Priest shot in southeastern France, attacker on the run
An armed man on Saturday afternoon opened fire at a Greek Orthodox priest and wounded him seriously in the center of Lyon, France's third largest city, before running away, state-run France info reported.
At around 4 p.m. local time (1500 GMT), the 52-year-old priest was shot twice when he was closing the church. He was in critical condition, according to the report.
"An individual of Mediterranean type who is about 1.90m (...) seemed to hide a sawn-off pump-action shotgun under his gabardine. He used his arm against the Orthodox priest and he fled," Ludovic Cassier, departmental representative of the SGP Police Unit was quoted as saying.
Police immediately cordoned off the area and asked people to stay away. Lyon prosecutor office had taken on the shooting probe, which showed that no apparent link to terrorism had yet been established.
Visiting the incident's site, Mayor of Lyon Gregory Doucet said "no hypothesis is ruled out, no hypothesis is privileged."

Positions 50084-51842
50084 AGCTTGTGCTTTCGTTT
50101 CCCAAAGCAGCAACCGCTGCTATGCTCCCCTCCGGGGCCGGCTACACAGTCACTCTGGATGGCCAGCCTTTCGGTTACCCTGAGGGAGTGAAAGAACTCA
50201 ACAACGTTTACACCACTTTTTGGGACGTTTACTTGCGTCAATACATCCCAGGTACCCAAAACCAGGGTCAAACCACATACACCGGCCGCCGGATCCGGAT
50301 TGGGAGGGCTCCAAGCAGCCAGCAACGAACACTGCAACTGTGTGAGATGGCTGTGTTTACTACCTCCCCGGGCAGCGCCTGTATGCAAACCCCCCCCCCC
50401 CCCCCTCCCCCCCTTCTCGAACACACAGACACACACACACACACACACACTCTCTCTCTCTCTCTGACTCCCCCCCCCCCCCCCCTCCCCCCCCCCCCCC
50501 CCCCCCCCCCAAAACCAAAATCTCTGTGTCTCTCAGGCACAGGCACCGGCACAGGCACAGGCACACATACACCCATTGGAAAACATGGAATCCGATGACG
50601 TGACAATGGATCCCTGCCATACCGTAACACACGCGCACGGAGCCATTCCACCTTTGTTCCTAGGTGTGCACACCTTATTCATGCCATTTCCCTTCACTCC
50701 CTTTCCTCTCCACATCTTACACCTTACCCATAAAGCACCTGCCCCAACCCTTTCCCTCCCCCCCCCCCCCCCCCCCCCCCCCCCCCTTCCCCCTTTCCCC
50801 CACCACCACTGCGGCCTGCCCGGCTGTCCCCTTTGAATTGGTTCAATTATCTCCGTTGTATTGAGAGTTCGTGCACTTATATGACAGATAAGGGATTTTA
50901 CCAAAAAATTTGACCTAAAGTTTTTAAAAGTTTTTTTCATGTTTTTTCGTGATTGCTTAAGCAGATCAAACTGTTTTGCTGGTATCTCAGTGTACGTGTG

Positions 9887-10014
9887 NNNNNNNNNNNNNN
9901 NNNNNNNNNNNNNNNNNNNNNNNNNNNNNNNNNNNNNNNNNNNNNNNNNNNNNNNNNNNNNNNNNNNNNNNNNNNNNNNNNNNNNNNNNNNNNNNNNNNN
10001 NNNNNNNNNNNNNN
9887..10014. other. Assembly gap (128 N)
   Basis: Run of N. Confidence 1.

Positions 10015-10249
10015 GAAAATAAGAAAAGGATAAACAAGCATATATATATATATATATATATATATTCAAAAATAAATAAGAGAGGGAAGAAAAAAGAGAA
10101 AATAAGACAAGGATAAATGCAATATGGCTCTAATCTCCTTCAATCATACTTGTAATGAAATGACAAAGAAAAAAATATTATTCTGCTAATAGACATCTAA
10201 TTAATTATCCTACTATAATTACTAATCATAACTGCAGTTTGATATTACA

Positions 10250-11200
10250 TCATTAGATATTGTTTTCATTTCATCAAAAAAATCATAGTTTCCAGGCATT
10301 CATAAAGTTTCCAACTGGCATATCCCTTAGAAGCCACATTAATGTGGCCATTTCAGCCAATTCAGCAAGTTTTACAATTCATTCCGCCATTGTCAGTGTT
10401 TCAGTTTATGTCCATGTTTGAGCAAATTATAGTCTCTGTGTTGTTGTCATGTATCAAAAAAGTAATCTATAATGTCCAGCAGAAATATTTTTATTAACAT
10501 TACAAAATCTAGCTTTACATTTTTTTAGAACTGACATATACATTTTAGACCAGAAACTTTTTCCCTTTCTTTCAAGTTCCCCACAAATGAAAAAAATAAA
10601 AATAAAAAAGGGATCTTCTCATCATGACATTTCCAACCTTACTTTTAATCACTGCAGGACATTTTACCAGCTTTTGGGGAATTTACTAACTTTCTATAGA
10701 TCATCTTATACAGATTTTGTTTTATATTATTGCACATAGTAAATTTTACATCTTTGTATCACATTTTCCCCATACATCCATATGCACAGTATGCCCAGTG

Prime Minister Jean Castex, who was on a visit to Seine-Maritime region in north France "to ensure the deployment of additional security forces" to protect places of worship and schools after Thursday's knife attack at a church in Nice, said he was returning to Paris to assess the situation.
The shooting came as police were investigating the motive and circumstances of the knife attack at Notre Dame Basilica in Nice where three people were killed by a 21-year-old Tunisian man.
French Interior Minister Gerald Darmanin on Friday warned more terrorist attacks were likely in the country, as "France now is particularly targeted" as it was engaged in "war against Islamist ideology."
A crisis unit was launched at the Ministry of Interior following the priest shooting in Lyon, Castex told reporters on Saturday.
France has been on high alert since the beheading of a history teacher outside a middle school in Paris suburbs on Oct. 16 and a knife attack near the former office in central Paris of the satirical magazine Charlie Hebdo on Sept. 25.